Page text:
It is an art in itself – bringing aging black and white Boeing photos to life with brilliant color.
And for 24-year old Frenchman Benoit Vienne who brings color to aviation, it is a passion that started years ago when playing historical video games. That passion was ignited when he discovered colorized photos on the internet.
Check out the stunning work of Benoit Vienne as he expertly brings these black and white aviation images to full color.“The aim of the colorist is to bring back to life a moment that was captured through a photo. When you colorize, you bring back people to life, it’s a sort of second life for them,” explains Benoit.Which is your favourite image? Let us know in the comments section below. 👇To see the full article go to: https://www.airlineratings.com/news/frenchman-brings-color-aviation/
Posted by Airlineratings.com on Monday, 29 October 2018
“I was so impressed by the feeling a colorized photo can bring.
“A lot of young people feel a bit disconnected when they see a black and white photo but when it’s colorized, the feeling is completely different.
“When you see a colorized photo, you feel close to the people. You connect.”
But it is far from a simple process taking hours of meticulous work.
“Colorizing a black and white photo can take a lot of time and sometimes you have to repair it first, says Mr. Vienne.
“The aim of the colorist is to bring back to life a moment that was captured through a photo. When you colorize, you bring back people to life, it’s a sort of second life for them.”
“Of course, most of the colorists (including myself) are trying to respect the colors of the past. When you are colorizing a photo of a soldier or an aviator, you have to respect the colors of the time.“
But first Mr. Vienne had to master photoshop – an art in itself.
“I started to colorize in early 2015 but it was really hard to use photoshop because it was the first time that I was using the program. “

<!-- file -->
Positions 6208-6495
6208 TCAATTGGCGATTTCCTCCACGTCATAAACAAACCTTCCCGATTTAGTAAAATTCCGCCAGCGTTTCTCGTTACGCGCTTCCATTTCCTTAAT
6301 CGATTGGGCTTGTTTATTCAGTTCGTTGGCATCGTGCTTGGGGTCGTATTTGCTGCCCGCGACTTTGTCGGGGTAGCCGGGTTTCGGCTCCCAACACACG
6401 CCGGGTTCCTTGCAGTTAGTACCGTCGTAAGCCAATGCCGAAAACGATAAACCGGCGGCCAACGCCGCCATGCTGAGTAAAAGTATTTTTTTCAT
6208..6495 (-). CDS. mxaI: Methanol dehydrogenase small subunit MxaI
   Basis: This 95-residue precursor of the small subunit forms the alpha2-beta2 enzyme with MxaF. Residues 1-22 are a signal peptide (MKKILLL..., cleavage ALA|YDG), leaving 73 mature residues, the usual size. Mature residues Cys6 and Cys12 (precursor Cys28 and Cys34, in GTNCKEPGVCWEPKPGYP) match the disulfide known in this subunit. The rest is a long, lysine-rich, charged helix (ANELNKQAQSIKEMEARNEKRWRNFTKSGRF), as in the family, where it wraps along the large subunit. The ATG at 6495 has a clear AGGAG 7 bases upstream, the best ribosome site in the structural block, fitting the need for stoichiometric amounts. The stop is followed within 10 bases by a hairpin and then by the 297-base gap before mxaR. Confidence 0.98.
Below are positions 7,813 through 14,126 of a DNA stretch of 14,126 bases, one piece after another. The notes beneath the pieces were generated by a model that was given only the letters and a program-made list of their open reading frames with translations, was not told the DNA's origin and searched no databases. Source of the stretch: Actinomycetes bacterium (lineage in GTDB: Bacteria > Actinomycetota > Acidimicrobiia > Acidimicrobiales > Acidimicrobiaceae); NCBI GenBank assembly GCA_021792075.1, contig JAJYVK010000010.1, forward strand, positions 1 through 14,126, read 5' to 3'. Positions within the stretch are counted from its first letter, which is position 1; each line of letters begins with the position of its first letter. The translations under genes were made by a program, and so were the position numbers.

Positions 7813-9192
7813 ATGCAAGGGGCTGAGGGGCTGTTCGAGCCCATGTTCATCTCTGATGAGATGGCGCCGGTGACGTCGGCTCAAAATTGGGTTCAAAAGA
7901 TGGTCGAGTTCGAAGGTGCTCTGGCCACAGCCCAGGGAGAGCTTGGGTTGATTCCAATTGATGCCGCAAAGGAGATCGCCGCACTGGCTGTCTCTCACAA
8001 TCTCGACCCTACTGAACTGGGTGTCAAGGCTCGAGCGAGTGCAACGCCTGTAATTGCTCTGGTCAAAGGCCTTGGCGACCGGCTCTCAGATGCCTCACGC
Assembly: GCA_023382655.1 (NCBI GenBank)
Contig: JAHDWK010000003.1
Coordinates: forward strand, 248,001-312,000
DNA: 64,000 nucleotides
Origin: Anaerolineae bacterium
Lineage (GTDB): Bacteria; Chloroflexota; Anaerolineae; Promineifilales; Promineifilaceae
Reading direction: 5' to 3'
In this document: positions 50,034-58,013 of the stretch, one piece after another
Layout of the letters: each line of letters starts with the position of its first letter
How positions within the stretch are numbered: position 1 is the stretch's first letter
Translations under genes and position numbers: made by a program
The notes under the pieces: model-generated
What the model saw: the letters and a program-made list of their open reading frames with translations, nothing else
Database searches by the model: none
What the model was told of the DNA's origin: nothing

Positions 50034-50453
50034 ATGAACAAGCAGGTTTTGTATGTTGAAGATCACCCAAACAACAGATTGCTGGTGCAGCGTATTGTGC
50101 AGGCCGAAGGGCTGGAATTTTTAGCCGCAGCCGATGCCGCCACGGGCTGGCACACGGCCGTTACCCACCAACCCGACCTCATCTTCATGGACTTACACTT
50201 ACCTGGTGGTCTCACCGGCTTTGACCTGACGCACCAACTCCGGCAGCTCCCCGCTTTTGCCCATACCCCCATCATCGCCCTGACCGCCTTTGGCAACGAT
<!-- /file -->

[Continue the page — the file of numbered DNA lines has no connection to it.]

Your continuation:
But months of practice had paid big dividends with Mr. Vienne colorizing hundreds of military photos of British, French American, and German soldiers as well as civilian portraits and weddings.
For AirlineRatings.com Mr. Vienne has colorized hundreds of airline interior and aircraft pictures that have proved very popular with the website’s millions of followers.
Mr. Vienne has done work for Qantas and Boeing as well.
Many of the Boeing and McDonnell Douglas colorized images have also been donated back to Boeing’s Historical Archives.
And it is one thing to colorize a photo the research into the right colors is another.
One example is a wine bottle from 1955 in one image (below) that Mr. Vienne was able to research and get the correct color palette.
And the end result is many people do not believe that the photo has been colorized.
“Sometimes, a colorized photo can look so real that people say it isn’t colorized.”
AirlineRatings.com Editor-in-Chief Geoffrey Thomas says that Mr. Vienne’s work is extraordinary and he really does bring “color to aviation.”
“His work with skin tones is amazing. With so many colorized photos you know immediately that it is colorized but with Mr. Vienne’s it’s almost impossible to tell,” said Mr. Thomas.
“What thrills me is that great people and great moments in aviation are brought to life.”
“The photos are of Boeing heroes like Bill Allen, Tex Johnston, and Joe Sutter (below) father of the 747.”
“Each photo we now colorize of Boeing aircraft or people goes back to the Boeing Historical Archive,” said Mr. Thomas
The photo above took lots of research and fortunately Mr. Thomas had been in the Boeing archives and photographed some of the historic models in the foreground so Mr. Vienne had the right colors.
The photo above is of Sir Freddie Laker who fought the British establishment to launch his Skytrain service across the North Atlantic which revolutionized low-cost travel.